The initial optimism that we might see evidence that US inflation might be slowing, and that had helped push US markets higher at the start of this week, sharply evaporated in the aftermath of yesterday’s CPI numbers. The Nasdaq 100 was the biggest faller, reversing abruptly away from its 200-day MA, to open and close sharply lower, although it is still marginally higher on the week.
The bigger than expected jump in US CPI to a 40 year high of 7.5% in January, with core prices tipping the scales at 6%, sent yields sharply higher with the US 10-year surging through 2%, while the 2-year yield blasted through 1.5%, rising 26bps on the day, to finish above 1.6%. This week alone the US 2-year yield has risen by 30bps. These accelerated moves higher are indicative of a bond market pricing in a much higher probability that the Federal Reserve could raise rates by 50bps when they next meet in March, and go a lot faster over the rest of the year.
The move higher was given added fuel by FOMC member James Bullard who said he favoured a 50bps hike in March, with another 50bps by July, while also suggesting that the central bank hold an emergency meeting and hike early. This seems unlikely given that they are still doing QE and it's due to end in March anyway, so a few more weeks isn’t likely to change too much, but it’s clear that he is spooked by yesterday’s inflation number, and he may not be alone.
Away from used car and petrol prices, which are up 40% year to date, double digit price rises are being seen in domestic gas, as well as meat, dairy, fish, and fruit. It rather begs the question as to why the Fed is still adding to its balance sheet even now, a point seemingly not lost on St. Louis Fed President Bullard, judging by his comments yesterday.
The move higher in US yields also had a spill over effect on UK borrowing costs with the UK 2-year gilt yield rising to 1.36% and a ten year high, as the effects on global inflation threaten to ripple out further across the world with German CPI for January due this morning, and UK CPI for January due next week.
Today’s focus, while likely to be on whether US markets follow through on yesterday’s falls, is also set to be focussed on the UK economy as we get the first iteration of Q4 GDP, December GDP and the industrial and manufacturing production for December.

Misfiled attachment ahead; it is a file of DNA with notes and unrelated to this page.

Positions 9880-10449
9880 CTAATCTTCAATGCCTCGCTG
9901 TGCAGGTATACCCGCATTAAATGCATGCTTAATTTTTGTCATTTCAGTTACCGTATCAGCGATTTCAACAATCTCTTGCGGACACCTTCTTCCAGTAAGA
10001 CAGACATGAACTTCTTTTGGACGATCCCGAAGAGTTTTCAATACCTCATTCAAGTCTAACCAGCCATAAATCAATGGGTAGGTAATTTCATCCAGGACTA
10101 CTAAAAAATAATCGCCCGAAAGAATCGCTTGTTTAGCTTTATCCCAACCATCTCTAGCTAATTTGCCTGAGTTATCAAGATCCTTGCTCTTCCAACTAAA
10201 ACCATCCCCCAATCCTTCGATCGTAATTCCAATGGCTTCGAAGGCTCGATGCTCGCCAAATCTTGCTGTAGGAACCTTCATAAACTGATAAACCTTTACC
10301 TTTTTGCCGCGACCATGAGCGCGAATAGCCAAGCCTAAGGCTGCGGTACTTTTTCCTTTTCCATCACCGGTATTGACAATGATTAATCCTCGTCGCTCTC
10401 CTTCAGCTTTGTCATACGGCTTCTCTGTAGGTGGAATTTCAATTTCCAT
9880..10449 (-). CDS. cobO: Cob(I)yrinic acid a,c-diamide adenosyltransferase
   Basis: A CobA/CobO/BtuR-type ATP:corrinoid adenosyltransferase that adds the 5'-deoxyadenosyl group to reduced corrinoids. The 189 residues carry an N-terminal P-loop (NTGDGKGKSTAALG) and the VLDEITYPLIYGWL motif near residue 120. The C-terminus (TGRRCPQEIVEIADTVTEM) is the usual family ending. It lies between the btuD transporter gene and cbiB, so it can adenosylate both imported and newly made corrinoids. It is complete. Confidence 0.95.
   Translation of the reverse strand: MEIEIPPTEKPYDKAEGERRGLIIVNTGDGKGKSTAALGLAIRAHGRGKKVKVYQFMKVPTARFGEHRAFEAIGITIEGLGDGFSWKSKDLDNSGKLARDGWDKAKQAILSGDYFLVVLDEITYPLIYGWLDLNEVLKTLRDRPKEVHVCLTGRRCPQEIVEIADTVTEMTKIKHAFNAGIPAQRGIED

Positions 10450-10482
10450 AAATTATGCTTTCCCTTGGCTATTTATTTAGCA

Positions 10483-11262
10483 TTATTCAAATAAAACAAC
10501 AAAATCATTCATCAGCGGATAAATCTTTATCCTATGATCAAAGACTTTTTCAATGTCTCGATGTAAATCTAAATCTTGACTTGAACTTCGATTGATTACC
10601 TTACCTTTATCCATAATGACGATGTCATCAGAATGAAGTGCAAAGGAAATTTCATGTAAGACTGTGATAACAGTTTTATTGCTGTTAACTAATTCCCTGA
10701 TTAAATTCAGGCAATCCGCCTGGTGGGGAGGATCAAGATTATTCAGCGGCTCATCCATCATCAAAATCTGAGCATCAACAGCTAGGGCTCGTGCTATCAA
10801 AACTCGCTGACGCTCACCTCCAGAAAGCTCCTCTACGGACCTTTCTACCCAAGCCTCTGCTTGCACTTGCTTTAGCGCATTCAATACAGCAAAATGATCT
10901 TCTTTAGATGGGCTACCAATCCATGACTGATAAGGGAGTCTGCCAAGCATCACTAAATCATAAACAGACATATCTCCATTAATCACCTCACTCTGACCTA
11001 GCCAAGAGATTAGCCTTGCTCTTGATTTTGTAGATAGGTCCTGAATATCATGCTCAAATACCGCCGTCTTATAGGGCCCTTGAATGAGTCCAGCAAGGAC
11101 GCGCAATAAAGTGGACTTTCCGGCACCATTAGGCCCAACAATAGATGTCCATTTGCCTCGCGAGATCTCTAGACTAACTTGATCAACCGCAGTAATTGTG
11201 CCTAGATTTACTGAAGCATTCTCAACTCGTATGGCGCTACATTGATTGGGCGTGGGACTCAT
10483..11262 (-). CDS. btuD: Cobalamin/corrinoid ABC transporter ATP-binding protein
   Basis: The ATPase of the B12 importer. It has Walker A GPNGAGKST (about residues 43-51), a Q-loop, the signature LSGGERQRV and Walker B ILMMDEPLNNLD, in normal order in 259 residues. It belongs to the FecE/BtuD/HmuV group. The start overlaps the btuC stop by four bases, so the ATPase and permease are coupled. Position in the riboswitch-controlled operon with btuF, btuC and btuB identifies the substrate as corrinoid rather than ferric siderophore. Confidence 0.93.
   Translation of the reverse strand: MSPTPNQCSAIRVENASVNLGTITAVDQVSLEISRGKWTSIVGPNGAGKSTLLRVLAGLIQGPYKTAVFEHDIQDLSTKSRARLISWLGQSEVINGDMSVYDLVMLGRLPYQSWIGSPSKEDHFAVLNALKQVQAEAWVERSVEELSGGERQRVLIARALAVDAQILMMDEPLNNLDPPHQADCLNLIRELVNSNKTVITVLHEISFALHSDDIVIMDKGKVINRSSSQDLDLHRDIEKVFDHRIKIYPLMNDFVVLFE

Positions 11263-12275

Q4 had been shaping up to be a reasonably decent quarter until the Omicron wave broke over the UK economy in December, with the distinct possibility that December could see a contraction in economic activity, although it probably won’t be enough to see a contraction.
Looking at the monthly GDP numbers we saw the UK economy expand by 0.2% in October, and then a strong performance in November of 0.9%, driven by rebounds in consumer spending as well as industrial production and construction output. December is expected to see a -0.5% contraction, largely driven by a sharp drop of -0.7% in the index of services.
The big question is how much of this November rebound in manufacturing and construction carried over into December, and whether it was enough to offset the collapse in retail sales which fell by -3.6%, more than wiping out the collective 2.7% gain seen in October and November.
Expectations for the UK economy come in slightly below the 1.1% gain seen in Q3, with a rebound in exports and imports also likely to be seen, as consumers here in the UK and across Europe shop early for Christmas. Industrial and manufacturing production is expected to slow from the strong performance seen in November, with forecasts of about 0.1%.
In light of yesterday’s sharp falls in the US, it's likely that we’ll see markets here in Europe open sharply lower, largely as a result of yesterday’s comments from Bullard about an accelerated path for monetary policy tightening.
EUR/USD – we saw both sides of the range yesterday, rebounding from the 1.1375/80 area, before squeezing above 1.1485, although we weren’t able to break above 1.1500. This keeps the bias towards a return to the 1.1380 area. A move through 1.1500 targets the 1.1600 area A break below support at the 1.1380 area signals a move back towards the 1.1270 area.
GBP/USD – spiked up through the 1.3600 area yesterday to 1.3645, after failing to push below 1.3520, however the gains proved short-lived. As such the bias remains for a move back towards 1.3470. A break below 1.3470 potentially targets a retest of the 1.3400 area, where we have trend line support from the December lows.
EUR/GBP – failed to break below support at the 0.8410/20 area before rebounding. We still have resistance at the 0.8480 area. A move below 0.8400 retargets the 0.8370 area.
USD/JPY – squeezed back to the January highs at 116.35, before slipping back. A break above 116.35 targets the 117.50 area. The bias remains to the upside while above the 114.70 area.
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